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English socialism - regional accent?

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This paper argues that left politics in Britain and England in particular, needs to re-connect with its 'ethical Socialist' roots in the late nineteenth century and embrace regional diversity. The North of England developed a particularly strong and distinctive Socialism which had cultural as well as economic and political dimensions – the club movement, Clarion cycling, a lively regional and local press and a love of the countryside. It was instinctively decentralist with an equivocal attitude towards the central state.

The paper argues that a modern Socialism needs to re-discover a strong sense of place, at local, regional and national level. Within England, strong powers should be given to regional bodies which would pioneer a new form of democratic politics, rather than promote 'English nationalism'. Whilst gaining inspiration from the ethical and decentralist Socialism of the past, the English Left should develop new forms of citizen engagement and community action and a values-led politics which can appeal beyond our traditional – and shrinking - bases. We need to learn from the experience of comrades in Scotland and Wales who have rejected a centralist notion of the 'British road to Socialism'.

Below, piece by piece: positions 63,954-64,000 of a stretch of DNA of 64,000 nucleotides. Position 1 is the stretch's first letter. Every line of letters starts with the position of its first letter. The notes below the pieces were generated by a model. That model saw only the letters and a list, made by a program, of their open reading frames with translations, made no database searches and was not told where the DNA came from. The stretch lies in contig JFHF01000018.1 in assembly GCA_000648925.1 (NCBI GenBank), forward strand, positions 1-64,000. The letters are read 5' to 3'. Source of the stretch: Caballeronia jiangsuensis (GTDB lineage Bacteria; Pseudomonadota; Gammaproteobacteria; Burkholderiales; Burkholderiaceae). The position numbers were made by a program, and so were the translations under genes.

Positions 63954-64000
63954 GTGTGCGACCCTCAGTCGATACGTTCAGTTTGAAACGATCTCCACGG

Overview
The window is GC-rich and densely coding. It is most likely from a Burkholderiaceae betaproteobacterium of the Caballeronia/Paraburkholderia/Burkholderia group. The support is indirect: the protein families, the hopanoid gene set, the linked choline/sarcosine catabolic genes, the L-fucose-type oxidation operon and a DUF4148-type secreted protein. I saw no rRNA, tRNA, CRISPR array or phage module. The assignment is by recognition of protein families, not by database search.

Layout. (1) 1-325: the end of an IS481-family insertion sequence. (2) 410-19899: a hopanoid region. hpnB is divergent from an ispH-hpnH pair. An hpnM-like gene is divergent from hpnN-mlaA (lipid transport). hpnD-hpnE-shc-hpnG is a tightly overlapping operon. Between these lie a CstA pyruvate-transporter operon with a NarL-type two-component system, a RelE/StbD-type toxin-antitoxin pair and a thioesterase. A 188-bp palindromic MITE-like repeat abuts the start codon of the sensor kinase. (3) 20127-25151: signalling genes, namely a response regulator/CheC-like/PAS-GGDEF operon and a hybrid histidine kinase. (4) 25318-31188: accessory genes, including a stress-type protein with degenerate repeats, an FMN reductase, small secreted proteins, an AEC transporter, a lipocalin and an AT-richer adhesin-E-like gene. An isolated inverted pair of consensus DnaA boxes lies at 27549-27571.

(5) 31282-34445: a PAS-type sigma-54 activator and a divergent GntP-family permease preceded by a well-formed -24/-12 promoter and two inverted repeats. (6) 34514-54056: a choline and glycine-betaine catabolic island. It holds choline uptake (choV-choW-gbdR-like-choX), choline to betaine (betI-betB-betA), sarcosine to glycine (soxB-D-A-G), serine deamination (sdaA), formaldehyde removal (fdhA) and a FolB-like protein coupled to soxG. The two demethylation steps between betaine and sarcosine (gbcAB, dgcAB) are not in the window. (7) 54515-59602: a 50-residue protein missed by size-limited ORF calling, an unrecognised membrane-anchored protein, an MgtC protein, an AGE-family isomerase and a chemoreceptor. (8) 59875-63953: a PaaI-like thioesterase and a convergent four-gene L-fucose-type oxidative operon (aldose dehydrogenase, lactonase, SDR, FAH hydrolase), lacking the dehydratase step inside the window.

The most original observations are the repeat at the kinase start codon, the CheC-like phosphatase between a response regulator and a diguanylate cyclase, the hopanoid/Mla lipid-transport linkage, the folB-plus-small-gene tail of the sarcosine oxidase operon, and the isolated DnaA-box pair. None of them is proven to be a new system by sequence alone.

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Document Type: Research Article

Publication date: 2011-11-24

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